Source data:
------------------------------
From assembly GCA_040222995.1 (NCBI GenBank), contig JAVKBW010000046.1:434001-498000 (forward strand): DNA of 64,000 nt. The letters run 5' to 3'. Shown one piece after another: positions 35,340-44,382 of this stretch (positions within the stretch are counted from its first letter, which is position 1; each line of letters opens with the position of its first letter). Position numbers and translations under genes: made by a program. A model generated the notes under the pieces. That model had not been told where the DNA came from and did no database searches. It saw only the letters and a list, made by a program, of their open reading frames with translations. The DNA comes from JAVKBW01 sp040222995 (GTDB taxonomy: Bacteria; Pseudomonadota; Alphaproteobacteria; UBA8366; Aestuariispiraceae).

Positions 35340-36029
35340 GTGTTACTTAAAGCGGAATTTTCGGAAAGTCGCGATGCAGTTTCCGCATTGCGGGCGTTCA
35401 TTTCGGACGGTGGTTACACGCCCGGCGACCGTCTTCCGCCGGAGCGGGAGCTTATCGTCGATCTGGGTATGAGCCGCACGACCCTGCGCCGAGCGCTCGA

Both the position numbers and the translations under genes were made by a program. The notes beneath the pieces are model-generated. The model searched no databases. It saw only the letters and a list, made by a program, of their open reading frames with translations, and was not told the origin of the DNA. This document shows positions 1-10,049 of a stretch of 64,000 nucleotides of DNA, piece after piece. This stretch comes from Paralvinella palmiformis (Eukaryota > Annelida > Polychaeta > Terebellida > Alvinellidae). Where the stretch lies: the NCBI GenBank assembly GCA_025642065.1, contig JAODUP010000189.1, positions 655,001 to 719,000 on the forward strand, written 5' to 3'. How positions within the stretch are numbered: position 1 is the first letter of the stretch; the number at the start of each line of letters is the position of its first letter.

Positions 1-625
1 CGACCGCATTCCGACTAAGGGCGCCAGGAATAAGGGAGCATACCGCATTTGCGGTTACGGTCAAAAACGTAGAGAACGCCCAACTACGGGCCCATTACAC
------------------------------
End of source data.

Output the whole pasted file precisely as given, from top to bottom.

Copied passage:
From assembly GCA_040222995.1 (NCBI GenBank), contig JAVKBW010000046.1:434001-498000 (forward strand): DNA of 64,000 nt. The letters run 5' to 3'. Shown one piece after another: positions 35,340-44,382 of this stretch (positions within the stretch are counted from its first letter, which is position 1; each line of letters opens with the position of its first letter). Position numbers and translations under genes: made by a program. A model generated the notes under the pieces. That model had not been told where the DNA came from and did no database searches. It saw only the letters and a list, made by a program, of their open reading frames with translations. The DNA comes from JAVKBW01 sp040222995 (GTDB taxonomy: Bacteria; Pseudomonadota; Alphaproteobacteria; UBA8366; Aestuariispiraceae).

Positions 35340-36029
35340 GTGTTACTTAAAGCGGAATTTTCGGAAAGTCGCGATGCAGTTTCCGCATTGCGGGCGTTCA
35401 TTTCGGACGGTGGTTACACGCCCGGCGACCGTCTTCCGCCGGAGCGGGAGCTTATCGTCGATCTGGGTATGAGCCGCACGACCCTGCGCCGAGCGCTCGA

Both the position numbers and the translations under genes were made by a program. The notes beneath the pieces are model-generated. The model searched no databases. It saw only the letters and a list, made by a program, of their open reading frames with translations, and was not told the origin of the DNA. This document shows positions 1-10,049 of a stretch of 64,000 nucleotides of DNA, piece after piece. This stretch comes from Paralvinella palmiformis (Eukaryota > Annelida > Polychaeta > Terebellida > Alvinellidae). Where the stretch lies: the NCBI GenBank assembly GCA_025642065.1, contig JAODUP010000189.1, positions 655,001 to 719,000 on the forward strand, written 5' to 3'. How positions within the stretch are numbered: position 1 is the first letter of the stretch; the number at the start of each line of letters is the position of its first letter.

Positions 1-625
1 CGACCGCATTCCGACTAAGGGCGCCAGGAATAAGGGAGCATACCGCATTTGCGGTTACGGTCAAAAACGTAGAGAACGCCCAACTACGGGCCCATTACAC